Once contact was made -- using an AS600 side-scan sonar from EdgeTech -- the Rude began a series of parallel runs (track lines) that produced overlapping sonar images. As the survey progressed, the sonar data, track and position of the ship were processed, combined, recorded and displayed by a data acquisition system (DAS). The DAS combines two processing systems: the HYPACK, from Coastal Oceanographics, and the ISIS, from Triton Technology. The DAS, interfaced with a DGPS receiver, is the core of the vessel's navigation system. It can direct the ship along a preset course -- in this case, track lines.
TRANSLATING THE DATA
Since side-scan data requires complex processing and interpretation before it can be useful to people other than hydrographic surveyors, NOAA established a shore support group to process data and produce maps that would be needed by those involved in the search-and-recovery effort. Lt. Cmdr. Emily Christman was a member of the group. "We were there to translate the sonar data into a GIS format that could be used by salvage ships, dive boats, Navy personnel, the press -- by everyone involved."
The NOAA group worked out of a trailer hastily set up at the Coast Guard Station on East Moriches Beach, Long Island. Christman recalled that there were more than 30 trailers of every size, plus recreational vehicles and tents. "Our trailer was very small; we had three computers, a plotter and an HP 650 printer, plus a post-processing system with its own plotter and computer. At the peak, we had five people working out of that trailer."
COMBINING SONAR CAPABILITIES
In addition to the side-scan sonar, the Rude simultaneously ran a SeaBat multibeam echo sounder from RESON Inc. to obtain depth, elevation measurement and bottom contour imagery. The multibeam recorder translates sound waves reflecting off the bottom into elevations, or into imagery of the bottom including the objects on it. The system can calculate the elevation of objects and bottom features with 5-centimeter accuracy.
Armstrong said the multibeam system was used not so much in searching for the wreckage, as in doing detailed surveys of certain patches in the wreckage area, and for locating anchoring sites for the Navy salvage ships, the USS Grapple and the USS Grasp. "They needed to put multiple-point moorings over wreckage areas without dropping anchors on the wreckage. The Rude made detailed micro-surveys of the mooring locations using both multibeam and side-scan sonars."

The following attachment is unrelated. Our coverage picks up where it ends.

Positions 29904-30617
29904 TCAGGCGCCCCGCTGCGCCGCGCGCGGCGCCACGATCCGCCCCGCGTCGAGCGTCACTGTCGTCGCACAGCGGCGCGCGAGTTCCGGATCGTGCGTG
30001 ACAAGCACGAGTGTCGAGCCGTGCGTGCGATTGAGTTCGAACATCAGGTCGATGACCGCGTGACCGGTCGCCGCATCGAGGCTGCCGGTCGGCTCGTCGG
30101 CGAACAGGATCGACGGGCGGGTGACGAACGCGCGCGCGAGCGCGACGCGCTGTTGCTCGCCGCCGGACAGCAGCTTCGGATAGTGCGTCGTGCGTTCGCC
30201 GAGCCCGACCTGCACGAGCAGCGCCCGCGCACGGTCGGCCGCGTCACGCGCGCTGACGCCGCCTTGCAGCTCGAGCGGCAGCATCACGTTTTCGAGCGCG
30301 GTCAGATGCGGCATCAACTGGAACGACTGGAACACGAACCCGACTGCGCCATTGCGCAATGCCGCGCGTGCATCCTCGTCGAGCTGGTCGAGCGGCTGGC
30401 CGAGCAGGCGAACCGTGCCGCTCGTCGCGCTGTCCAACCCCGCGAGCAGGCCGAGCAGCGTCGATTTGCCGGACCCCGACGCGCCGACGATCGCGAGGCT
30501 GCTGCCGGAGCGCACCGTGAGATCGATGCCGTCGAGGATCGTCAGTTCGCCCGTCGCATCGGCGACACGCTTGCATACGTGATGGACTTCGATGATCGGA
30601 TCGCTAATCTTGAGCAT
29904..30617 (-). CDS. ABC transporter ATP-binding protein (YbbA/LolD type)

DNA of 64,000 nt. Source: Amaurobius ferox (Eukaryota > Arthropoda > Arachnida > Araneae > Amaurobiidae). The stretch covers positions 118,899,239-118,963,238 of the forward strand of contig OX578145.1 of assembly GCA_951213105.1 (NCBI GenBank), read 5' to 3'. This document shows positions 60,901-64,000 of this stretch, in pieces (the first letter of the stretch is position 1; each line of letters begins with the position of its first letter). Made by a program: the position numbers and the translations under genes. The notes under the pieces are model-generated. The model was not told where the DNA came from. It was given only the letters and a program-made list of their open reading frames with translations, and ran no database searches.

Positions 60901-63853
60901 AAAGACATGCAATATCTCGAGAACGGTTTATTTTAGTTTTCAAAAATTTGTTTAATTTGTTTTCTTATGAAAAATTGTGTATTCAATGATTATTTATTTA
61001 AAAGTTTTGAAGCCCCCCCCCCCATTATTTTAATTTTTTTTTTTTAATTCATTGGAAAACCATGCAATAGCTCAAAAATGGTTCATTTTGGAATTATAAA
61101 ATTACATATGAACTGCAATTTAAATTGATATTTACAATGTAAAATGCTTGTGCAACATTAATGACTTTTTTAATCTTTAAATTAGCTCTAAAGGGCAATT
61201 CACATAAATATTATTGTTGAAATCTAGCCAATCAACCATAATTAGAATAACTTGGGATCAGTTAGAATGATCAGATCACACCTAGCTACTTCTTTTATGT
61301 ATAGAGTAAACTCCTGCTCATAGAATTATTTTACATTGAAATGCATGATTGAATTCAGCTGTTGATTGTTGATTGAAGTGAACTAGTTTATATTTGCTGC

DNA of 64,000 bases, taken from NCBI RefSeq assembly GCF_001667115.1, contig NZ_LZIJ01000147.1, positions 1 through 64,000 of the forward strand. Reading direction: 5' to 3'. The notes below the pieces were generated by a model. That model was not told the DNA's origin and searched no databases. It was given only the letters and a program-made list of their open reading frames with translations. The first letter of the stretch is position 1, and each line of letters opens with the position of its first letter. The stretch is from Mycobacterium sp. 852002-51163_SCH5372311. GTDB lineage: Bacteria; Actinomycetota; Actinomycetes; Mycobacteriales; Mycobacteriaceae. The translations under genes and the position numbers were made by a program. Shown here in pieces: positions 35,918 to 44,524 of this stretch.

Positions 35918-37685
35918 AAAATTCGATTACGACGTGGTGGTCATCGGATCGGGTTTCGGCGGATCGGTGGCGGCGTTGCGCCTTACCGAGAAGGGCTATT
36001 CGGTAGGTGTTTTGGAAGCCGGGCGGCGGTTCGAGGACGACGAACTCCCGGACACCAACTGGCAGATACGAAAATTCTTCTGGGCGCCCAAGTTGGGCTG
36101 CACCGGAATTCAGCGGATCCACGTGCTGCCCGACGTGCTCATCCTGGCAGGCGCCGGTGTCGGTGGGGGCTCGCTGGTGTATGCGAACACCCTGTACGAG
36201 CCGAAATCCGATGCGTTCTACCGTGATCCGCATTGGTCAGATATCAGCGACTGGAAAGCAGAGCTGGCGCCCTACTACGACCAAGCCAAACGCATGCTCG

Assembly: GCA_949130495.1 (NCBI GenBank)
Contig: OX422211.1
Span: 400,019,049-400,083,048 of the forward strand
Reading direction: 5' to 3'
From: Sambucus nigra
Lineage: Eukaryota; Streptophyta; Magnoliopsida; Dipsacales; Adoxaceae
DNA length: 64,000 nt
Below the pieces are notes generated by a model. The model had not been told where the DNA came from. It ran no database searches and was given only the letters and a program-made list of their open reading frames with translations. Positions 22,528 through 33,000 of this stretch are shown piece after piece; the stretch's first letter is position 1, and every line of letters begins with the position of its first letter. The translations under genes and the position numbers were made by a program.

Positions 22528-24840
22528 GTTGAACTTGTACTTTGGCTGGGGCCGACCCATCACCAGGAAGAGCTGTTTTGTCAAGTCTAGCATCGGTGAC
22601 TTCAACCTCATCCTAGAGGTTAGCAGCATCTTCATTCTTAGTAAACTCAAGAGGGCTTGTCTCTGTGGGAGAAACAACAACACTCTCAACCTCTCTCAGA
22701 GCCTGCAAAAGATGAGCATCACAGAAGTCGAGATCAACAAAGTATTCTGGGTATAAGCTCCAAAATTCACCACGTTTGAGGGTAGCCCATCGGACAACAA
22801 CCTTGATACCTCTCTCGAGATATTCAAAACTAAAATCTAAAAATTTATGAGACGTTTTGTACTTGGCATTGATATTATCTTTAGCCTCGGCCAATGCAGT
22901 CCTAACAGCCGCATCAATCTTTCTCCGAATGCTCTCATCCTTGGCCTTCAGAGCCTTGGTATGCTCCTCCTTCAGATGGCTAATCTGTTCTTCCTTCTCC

Since time was a critical factor in the recovery effort, the Rude used the widest scan possible while maintaining the resolution needed. "In the depths at the crash site," Armstrong said, "the towed side-scan sensor could cover a swath 200 meters to 300 meters (660 feet to 990 feet), while the multibeam could cover only 30 meters to 40 meters (99 feet to 132 feet). "As it was, it took the Rude two weeks to cover the whole area. The multibeam system would have taken much longer."
How small an object can the side-scan detect? Christman said that depends to some degree on the type of bottom. "Where the wreckage field is located, about 10 miles to the south, off East Moriches Beach, Long Island, the bottom is flat, without a lot of clutter. The reports we got back from the salvage teams said one of the contacts was a coffee pot. Another turned out to be a pile of Coke and Pepsi cans."
MAPS PROVE CRUCIAL
Data from both sonar recorders and from the ship's navigational system were recorded and brought ashore, where they were loaded into an HP 9000 series 300-based post-processing system, essentially a special hydrographic data acquisition and processing system (HDAPS) used by NOAA. Following a series of complex corrections, data from the HDAPS were converted to a deliverable GIS format.